Handcuffed womanWhen you think of probation, you probably think about reporting to a probation officer for many aspects of your penalty. Summary probation is a bit different though, usually only showing itself when you have received a misdemeanor. It is a very informal way for the court to place an offender under a brief supervision of the court. This makes it different from other types of probation, as they are typically run by the probation department. Often times, you will see summary probation appear if you are convicted of a crime for the first time, or you are a juvenile offender.

Am I Eligible for Summary Probation?

Because many of these first offense crimes are not punishable by jail time, summary probation is usually a good way for an offender to have an alternative. This choice is one of the most prime ways for an offender to learn a lesson and not become a hardened criminal in the future. In California, you typically see this type of probation used for those who commit a wobbler. Wobblers are crimes that can be charged as either a felony or misdemeanor. Some of the smallest drug-related or theft-related crimes can be charged as a wobbler.

Probation Restrictions 

Like regular probation, there are restrictions. Summary probation can last anywhere from a few months to a few years so it is important to follow all guidelines as set out by the court. While on probation, you are expected to obey all laws and not commit any new offenses. You will have to pay court fees and sometimes victim restitution, and you should never fall behind in payments. Sometimes you will also be sentenced to community service time as directed by the courts.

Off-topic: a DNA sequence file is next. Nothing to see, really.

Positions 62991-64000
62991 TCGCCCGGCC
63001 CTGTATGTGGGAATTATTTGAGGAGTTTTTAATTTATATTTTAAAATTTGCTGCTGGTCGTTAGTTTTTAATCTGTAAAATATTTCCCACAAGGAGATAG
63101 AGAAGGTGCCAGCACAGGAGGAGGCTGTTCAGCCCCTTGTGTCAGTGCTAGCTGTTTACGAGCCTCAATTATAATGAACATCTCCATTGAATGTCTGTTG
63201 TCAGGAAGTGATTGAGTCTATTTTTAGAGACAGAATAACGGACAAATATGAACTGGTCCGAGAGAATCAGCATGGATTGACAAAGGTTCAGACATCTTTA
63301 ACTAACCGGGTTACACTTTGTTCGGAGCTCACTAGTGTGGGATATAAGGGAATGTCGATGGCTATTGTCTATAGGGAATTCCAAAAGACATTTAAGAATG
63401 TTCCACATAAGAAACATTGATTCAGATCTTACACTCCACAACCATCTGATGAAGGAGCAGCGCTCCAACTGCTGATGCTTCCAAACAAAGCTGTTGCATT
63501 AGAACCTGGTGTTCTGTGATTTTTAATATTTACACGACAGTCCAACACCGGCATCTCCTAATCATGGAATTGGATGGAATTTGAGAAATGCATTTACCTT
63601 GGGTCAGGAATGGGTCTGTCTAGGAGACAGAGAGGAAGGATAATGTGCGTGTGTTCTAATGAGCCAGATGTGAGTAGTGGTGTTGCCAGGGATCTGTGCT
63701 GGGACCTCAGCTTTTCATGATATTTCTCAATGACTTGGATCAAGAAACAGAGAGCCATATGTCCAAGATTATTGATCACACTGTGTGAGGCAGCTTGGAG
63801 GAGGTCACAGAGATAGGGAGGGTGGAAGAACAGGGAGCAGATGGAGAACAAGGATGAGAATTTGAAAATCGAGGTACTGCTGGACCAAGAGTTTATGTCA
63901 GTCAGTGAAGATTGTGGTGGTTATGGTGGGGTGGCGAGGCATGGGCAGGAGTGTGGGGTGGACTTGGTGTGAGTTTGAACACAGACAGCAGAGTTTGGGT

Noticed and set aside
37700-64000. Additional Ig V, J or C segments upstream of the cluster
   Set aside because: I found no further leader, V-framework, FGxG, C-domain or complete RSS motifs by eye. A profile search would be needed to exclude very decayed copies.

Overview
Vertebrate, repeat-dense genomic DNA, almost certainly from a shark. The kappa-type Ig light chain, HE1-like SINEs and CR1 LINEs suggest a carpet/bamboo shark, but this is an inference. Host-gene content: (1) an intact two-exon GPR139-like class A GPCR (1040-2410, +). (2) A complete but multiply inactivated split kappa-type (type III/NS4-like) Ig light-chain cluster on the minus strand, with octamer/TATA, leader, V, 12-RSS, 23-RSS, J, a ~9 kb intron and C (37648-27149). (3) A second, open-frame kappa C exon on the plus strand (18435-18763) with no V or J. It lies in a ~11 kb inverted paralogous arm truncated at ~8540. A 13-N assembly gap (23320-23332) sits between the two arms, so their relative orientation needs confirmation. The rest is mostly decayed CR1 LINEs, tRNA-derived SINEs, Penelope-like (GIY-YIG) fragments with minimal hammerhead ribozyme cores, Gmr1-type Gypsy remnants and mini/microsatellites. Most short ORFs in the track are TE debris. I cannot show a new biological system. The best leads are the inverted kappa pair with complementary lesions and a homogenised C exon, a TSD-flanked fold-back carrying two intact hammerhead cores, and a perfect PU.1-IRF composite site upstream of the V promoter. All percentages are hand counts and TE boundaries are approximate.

On some occasions, due to good behavior or a variety of other reasons, your probation could be terminated or modified. If you have completed 2 out of 3 years, for instance, and you receive employment in another state, the judge could continue your probation to that state or terminate it altogether. The judge may modify probation if you have kept up with payments for quite some time but then lose your job. These are all aspects that you must discuss with your attorney. Give us a call at The Law Office of Peter Blair to speak with us about your options.